Based on Shirley Jackson’s final novel, We Have Always Lived in the Castle never leaves the perspective of 18 year old Merricat (Taissa Farmiga), who lives reclusively with her older sister Constance (Alexandra Daddario) and disabled uncle Julian (Crispin Glover). She is the family’s only connection to the outside world on her weekly shopping trips, until a long-absent cousin Charles (Sebastian Stan) arrives unannounced – upsetting the household’s delicate balance.
The film is largely a four-hander, allowing its stars ample time to dive into their characters’ psyches and get under each other’s skin. Farmiga is an engrossing, if unreliable, guide to her family; Merricat’s narration is viewers’ only account, but her performance – and love of spells – hints at a deeper unease. Daddario reflects Constance’s trauma in her entire being. Whether by luck or design, some of the film’s most striking shots linger on her face and the inevitable cracked perfection is unnerving – although Daddario’s blue day dress and strikingly blue eyes coordinate ever-so-slightly too well. Glover holds Julian’s cards close to his chest, revealing more in his repetitive phrasing than by outright exposition. Stan excels at the slimier roles; he may have the most straightforward character but convincingly plays against Merricat’s narration, enhancing the central mystery.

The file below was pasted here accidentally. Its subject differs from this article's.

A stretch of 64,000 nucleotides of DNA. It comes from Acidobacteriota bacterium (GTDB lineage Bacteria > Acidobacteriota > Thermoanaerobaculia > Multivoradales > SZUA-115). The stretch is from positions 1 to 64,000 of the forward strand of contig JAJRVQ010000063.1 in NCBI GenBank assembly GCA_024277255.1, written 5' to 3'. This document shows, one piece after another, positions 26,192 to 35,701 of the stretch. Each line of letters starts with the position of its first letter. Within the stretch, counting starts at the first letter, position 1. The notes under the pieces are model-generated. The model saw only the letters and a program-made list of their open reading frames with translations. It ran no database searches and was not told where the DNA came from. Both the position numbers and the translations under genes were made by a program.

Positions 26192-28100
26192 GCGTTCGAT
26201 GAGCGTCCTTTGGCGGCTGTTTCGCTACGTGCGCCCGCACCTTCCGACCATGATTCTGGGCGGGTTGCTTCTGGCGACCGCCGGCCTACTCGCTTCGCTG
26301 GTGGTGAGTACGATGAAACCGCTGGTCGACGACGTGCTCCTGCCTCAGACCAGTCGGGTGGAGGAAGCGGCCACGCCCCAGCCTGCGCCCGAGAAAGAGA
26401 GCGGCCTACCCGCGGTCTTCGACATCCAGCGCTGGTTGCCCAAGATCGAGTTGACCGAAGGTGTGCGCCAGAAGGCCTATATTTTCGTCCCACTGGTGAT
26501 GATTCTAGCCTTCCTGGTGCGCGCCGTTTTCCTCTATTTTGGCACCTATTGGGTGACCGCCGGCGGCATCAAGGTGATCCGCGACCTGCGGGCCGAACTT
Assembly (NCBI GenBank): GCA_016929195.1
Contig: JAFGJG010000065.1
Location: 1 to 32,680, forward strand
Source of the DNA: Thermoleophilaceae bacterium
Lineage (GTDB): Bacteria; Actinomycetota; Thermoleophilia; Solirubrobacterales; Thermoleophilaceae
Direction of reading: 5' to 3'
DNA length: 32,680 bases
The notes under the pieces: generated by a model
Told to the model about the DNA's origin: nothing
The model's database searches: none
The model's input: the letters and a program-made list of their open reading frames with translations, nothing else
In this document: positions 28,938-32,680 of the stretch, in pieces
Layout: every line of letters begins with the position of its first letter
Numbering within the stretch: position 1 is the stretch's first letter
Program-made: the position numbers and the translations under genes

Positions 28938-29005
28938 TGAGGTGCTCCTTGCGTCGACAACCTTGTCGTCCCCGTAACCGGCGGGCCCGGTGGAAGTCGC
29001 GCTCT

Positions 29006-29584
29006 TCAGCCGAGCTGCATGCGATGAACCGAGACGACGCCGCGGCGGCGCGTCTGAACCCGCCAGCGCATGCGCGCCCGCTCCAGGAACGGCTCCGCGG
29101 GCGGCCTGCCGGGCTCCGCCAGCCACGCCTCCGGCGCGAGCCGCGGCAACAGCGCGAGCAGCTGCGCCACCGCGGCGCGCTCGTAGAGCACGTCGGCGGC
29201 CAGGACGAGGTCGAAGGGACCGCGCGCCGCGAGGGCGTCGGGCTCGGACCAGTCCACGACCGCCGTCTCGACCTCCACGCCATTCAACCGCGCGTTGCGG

Director Stacie Passon captures the crumbling Americana Shirley Jackson’s work is renowned for, hiding rot behind a picture-perfect mid-century aesthetic. This gothic mood is sharpened by impeccable pacing; vital world-building at the beginning allows the thrills and chills to run uninhibited in the final act.
We Have Always Lived in the Castle relies less on outright scares than on the creeping, oppressive sense that all is not what it seems. It adheres to the broad strokes of Jackson’s novel while capturing its dark heart: the supernatural is far less terrifying than what humans are capable of.
CAST: Taissa Farmiga, Alexandra Daddario, Sebastian Stan, Crispin Glover
DIRECTOR: Stacie Passon
WRITERS: Mark Kruger
SYNOPSIS: Two sisters live an isolated existence with their uncle after their parents’ deaths; this all changes when a long-absent cousin comes to visit